When you hear the word “communion,” what words come to mind? For me, I think of bread, wine, sacrifice, Jesus, grace, mercy, worship, humility, adoration…so many words and emotions are brought to the surface. Did you notice the first two words—Bread and wine? Typically when we take communion, some sort of bread and some sort of wine or juice is involved. But what does communion look like when those communion elements aren’t available? At the 33rd Street Campus of Summit, the team is not allowed to bring bread and wine or juice into the facility and because of that, the men and women there simply do not partake in communion. As Summit began the current 15-week Romans series, the leadership team wanted to find a way that the men and women of 33rd could participate in this sacred act. But the question was how? They dared to spend some time considering what partaking in communion might look like if bread and/or wine were not available, and something beautiful emerged.
As each service comes to a close, the dedicated 33rd Street volunteers stand at the front of the room and invite the men and women to take some time to reflect while 1 Corinthians 11:23-26 is read aloud. Then, when they are ready, the men and women of the congregations stand in line to receive communion. As they reach the front of the room, a volunteer greets them by name and says, “Sister (or brother), the body of Christ was broken for you. And the blood of Christ was shed for you.” And then a prayer is said over each person who then moves back to his or her seat. Typically (on the women’s side at least), tears and hugs are involved. Communion has become an intimate time in the worship service at 33rd—one in which the men and women are reminded that, although they are unable to partake of the bread and wine in physical form, they are still a part of the family. Jesus’ blood and body is for them! God is crazy about them!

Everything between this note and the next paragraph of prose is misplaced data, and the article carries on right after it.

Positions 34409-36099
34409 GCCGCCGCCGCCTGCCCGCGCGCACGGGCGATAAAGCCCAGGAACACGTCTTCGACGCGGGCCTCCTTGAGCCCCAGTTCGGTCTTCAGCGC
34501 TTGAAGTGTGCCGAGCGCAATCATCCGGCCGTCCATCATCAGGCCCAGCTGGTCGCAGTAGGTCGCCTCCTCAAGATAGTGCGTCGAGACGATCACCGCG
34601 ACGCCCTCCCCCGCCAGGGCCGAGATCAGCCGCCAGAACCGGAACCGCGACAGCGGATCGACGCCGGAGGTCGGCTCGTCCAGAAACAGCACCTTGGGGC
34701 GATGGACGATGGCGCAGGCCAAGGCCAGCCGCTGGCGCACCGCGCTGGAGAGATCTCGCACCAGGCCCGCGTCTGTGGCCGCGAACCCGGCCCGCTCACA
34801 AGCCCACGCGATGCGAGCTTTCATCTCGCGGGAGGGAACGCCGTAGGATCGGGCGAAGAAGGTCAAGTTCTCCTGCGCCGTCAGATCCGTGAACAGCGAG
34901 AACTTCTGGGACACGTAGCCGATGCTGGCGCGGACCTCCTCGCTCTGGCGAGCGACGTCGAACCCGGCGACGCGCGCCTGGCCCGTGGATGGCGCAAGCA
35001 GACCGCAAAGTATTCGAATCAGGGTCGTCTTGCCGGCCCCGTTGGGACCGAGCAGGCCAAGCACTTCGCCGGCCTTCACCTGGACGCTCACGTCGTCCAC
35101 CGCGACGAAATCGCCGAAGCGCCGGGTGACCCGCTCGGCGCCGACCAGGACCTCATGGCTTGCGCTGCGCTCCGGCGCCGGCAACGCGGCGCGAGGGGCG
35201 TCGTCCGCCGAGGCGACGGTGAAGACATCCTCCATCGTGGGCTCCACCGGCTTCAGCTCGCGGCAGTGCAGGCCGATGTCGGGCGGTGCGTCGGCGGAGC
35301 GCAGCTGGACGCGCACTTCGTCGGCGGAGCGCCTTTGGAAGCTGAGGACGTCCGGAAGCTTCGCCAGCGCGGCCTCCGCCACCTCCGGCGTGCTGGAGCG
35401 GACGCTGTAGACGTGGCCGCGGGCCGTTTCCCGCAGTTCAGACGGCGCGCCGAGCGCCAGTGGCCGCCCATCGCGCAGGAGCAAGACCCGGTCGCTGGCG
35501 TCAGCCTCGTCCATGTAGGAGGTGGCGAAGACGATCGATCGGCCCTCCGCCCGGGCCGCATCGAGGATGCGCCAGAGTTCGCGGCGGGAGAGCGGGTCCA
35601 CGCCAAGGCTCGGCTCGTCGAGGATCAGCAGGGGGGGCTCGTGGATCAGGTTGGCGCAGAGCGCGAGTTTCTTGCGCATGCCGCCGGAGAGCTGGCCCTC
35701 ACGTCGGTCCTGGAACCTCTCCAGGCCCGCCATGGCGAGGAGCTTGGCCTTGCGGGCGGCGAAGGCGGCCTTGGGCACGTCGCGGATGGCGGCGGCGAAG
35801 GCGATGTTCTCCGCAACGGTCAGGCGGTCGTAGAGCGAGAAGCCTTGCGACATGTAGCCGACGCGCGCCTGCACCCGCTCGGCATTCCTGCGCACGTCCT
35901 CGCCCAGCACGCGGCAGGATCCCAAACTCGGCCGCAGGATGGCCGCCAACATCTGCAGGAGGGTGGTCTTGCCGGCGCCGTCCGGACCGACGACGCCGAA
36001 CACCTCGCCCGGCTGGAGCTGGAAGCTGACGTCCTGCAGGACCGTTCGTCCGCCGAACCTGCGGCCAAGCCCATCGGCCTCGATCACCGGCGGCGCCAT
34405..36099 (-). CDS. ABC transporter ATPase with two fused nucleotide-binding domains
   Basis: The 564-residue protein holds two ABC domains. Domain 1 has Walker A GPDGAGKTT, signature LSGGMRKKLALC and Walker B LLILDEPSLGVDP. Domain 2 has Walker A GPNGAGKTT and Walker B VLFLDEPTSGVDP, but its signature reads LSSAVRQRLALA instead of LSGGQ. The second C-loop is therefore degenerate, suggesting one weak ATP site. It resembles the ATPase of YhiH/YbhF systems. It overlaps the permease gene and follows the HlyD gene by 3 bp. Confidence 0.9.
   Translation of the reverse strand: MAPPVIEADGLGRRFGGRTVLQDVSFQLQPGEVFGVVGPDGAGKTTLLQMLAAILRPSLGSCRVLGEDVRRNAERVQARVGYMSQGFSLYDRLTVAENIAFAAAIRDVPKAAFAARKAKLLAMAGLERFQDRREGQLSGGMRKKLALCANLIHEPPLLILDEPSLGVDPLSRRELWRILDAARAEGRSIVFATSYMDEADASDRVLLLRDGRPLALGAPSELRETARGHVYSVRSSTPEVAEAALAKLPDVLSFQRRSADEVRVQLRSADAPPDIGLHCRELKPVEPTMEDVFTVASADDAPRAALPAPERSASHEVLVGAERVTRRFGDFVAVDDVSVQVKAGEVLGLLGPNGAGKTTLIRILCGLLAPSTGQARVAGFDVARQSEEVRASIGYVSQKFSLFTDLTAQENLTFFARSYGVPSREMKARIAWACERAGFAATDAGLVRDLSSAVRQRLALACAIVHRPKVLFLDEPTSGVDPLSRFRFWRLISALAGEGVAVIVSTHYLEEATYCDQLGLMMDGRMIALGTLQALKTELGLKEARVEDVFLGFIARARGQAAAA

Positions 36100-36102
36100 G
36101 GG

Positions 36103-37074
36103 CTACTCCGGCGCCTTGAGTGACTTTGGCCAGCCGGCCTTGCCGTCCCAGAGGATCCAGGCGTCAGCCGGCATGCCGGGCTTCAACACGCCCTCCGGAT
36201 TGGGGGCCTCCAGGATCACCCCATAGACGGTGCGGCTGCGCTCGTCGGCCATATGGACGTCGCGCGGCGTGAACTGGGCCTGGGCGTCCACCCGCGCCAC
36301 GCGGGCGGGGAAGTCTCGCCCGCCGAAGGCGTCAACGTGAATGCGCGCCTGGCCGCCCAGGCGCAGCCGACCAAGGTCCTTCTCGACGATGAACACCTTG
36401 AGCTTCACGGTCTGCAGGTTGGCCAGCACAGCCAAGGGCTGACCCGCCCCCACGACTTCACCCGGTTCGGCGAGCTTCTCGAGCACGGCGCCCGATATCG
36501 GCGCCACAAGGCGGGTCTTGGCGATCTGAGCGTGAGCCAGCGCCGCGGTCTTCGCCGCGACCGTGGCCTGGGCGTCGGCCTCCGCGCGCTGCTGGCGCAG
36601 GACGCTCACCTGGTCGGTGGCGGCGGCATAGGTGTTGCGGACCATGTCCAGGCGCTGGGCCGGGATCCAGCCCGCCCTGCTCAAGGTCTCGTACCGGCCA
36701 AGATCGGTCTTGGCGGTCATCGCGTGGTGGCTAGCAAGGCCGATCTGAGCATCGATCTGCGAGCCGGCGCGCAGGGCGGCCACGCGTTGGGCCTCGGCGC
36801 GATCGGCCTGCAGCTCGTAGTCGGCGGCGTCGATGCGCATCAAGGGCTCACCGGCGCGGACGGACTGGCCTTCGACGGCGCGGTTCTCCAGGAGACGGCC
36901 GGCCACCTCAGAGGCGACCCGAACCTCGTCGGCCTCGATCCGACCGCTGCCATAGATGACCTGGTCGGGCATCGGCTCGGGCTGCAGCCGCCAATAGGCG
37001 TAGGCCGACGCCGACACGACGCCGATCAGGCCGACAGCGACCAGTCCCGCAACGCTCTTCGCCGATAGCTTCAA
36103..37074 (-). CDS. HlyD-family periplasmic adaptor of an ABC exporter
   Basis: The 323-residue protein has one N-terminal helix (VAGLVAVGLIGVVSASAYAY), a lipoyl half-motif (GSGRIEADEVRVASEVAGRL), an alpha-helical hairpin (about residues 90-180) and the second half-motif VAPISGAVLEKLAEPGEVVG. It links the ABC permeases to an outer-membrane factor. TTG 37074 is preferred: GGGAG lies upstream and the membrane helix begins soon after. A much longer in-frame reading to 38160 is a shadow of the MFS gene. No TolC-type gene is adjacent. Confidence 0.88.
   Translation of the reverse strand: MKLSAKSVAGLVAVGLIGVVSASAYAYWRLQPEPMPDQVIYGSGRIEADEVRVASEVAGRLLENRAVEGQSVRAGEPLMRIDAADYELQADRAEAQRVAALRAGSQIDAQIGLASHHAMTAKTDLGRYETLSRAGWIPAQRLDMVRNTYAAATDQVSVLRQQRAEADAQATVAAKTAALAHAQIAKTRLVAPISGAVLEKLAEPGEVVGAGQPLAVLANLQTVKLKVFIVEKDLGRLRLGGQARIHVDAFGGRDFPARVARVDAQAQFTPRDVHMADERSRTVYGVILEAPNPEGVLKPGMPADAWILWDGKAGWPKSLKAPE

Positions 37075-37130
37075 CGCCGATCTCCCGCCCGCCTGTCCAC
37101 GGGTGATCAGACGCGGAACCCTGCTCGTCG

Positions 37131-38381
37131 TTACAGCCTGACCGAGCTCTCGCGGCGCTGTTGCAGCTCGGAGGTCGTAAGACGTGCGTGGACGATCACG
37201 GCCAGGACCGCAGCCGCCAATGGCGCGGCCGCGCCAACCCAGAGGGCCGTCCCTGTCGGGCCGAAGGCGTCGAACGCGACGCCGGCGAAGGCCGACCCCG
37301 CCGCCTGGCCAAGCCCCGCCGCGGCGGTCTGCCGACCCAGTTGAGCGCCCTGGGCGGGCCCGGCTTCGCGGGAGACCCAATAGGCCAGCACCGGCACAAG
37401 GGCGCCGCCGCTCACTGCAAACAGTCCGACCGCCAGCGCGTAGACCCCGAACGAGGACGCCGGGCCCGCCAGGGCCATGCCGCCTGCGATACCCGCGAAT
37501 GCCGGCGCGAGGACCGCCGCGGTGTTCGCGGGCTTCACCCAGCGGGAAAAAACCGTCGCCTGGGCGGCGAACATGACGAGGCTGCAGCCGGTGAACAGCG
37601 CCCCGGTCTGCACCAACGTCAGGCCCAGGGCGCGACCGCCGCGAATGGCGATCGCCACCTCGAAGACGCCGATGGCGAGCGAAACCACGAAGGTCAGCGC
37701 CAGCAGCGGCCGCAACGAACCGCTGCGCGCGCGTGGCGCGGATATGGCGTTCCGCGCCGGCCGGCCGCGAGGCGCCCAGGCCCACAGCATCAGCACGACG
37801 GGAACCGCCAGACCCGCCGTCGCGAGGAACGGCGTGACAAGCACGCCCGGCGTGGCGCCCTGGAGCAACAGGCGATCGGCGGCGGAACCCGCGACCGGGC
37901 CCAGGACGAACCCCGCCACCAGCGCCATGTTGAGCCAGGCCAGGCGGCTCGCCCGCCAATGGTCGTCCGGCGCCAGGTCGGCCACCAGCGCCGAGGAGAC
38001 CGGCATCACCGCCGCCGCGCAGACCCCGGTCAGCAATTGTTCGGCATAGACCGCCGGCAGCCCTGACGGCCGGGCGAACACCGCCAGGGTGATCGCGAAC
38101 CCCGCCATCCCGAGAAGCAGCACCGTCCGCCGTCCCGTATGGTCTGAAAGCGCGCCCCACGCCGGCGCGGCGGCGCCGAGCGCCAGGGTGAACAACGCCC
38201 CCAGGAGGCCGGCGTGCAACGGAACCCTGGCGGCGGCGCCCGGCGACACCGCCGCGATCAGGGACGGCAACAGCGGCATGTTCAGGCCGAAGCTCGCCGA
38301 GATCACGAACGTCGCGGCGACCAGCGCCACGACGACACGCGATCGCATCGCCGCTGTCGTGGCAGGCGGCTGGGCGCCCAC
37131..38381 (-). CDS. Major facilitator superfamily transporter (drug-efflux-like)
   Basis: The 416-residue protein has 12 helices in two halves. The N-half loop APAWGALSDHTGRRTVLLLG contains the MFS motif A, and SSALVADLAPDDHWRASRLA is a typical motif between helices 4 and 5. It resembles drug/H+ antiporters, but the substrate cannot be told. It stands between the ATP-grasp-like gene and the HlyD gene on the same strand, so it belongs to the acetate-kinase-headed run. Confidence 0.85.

As I hear the word “communion” now, I am reminded of yet another word: community. Because of Jesus’ sacrifice, we are now a part of a beautiful community, and that community includes reminding each other (with or without bread and wine) that Jesus’ body and blood were offered for each of us. Jesus sacrificed for every single one of us. And for that, I am humbled and grateful!